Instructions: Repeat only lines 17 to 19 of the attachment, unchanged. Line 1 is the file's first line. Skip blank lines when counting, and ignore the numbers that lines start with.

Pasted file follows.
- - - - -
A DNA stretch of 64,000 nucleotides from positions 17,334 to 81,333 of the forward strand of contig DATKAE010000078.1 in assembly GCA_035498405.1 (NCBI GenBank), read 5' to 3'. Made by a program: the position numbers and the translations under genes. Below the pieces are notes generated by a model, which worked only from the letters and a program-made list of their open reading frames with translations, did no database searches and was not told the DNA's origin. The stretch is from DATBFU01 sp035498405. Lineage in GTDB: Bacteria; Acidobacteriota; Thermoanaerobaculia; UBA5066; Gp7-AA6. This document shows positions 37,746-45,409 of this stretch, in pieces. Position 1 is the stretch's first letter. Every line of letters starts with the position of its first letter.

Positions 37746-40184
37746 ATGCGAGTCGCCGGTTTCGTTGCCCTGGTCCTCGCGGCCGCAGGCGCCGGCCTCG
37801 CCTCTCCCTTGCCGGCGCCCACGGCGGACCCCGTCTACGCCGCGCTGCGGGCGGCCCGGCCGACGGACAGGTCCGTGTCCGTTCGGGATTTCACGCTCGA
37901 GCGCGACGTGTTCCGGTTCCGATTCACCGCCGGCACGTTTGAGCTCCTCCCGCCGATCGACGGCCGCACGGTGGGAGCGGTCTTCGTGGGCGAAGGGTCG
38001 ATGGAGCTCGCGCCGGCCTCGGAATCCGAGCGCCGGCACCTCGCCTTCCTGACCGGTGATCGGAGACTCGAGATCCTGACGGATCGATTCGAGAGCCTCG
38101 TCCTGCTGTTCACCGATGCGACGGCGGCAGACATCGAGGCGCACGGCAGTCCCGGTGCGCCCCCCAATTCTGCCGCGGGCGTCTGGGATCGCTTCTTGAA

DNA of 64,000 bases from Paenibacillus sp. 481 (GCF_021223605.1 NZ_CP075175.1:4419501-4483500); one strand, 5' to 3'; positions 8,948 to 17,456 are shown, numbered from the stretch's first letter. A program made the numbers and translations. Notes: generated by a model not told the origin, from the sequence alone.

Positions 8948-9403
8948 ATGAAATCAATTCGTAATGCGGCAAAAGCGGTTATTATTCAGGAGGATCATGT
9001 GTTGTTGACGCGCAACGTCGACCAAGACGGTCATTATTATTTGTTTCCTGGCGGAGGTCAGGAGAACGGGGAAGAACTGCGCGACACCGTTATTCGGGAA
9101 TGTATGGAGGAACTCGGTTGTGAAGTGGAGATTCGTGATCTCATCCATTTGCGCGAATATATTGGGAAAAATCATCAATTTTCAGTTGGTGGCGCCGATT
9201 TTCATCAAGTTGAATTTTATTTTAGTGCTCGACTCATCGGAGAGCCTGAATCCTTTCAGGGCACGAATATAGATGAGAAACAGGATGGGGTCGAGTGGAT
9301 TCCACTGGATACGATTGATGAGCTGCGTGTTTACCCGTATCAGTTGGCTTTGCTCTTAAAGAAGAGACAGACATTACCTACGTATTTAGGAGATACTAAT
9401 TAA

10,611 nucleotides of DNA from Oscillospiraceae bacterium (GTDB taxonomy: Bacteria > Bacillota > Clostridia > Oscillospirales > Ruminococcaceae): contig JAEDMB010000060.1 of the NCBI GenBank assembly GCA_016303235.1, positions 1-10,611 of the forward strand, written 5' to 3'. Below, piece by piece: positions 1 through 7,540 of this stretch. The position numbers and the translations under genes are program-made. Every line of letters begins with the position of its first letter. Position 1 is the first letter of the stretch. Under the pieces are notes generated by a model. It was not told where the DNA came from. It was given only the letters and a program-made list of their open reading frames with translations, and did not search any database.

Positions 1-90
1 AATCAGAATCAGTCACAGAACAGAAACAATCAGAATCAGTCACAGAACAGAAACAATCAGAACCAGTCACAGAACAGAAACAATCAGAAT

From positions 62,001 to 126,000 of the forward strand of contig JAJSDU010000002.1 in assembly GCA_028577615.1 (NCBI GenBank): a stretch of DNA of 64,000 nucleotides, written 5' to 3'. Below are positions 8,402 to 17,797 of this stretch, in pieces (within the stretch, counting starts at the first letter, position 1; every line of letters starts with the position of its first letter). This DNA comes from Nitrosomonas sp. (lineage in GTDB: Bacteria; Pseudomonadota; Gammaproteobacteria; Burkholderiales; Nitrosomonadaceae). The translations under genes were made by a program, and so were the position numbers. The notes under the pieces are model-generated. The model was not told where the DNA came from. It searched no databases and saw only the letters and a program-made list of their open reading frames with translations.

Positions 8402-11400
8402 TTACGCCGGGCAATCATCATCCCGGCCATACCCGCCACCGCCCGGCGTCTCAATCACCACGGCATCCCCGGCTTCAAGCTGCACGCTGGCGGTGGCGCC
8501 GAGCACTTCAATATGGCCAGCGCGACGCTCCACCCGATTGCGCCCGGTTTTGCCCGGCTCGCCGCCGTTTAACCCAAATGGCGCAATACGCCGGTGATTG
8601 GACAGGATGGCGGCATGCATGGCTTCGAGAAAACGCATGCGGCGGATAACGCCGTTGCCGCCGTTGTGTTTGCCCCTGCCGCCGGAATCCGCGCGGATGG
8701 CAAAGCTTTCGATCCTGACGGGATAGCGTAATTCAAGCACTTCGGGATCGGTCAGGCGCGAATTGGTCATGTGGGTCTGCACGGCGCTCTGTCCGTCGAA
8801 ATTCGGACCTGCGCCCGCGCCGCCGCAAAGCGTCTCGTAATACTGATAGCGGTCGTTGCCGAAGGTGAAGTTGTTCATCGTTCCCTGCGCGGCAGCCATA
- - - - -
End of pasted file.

Positions 1-90
1 AATCAGAATCAGTCACAGAACAGAAACAATCAGAATCAGTCACAGAACAGAAACAATCAGAACCAGTCACAGAACAGAAACAATCAGAAT

From positions 62,001 to 126,000 of the forward strand of contig JAJSDU010000002.1 in assembly GCA_028577615.1 (NCBI GenBank): a stretch of DNA of 64,000 nucleotides, written 5' to 3'. Below are positions 8,402 to 17,797 of this stretch, in pieces (within the stretch, counting starts at the first letter, position 1; every line of letters starts with the position of its first letter). This DNA comes from Nitrosomonas sp. (lineage in GTDB: Bacteria; Pseudomonadota; Gammaproteobacteria; Burkholderiales; Nitrosomonadaceae). The translations under genes were made by a program, and so were the position numbers. The notes under the pieces are model-generated. The model was not told where the DNA came from. It searched no databases and saw only the letters and a program-made list of their open reading frames with translations.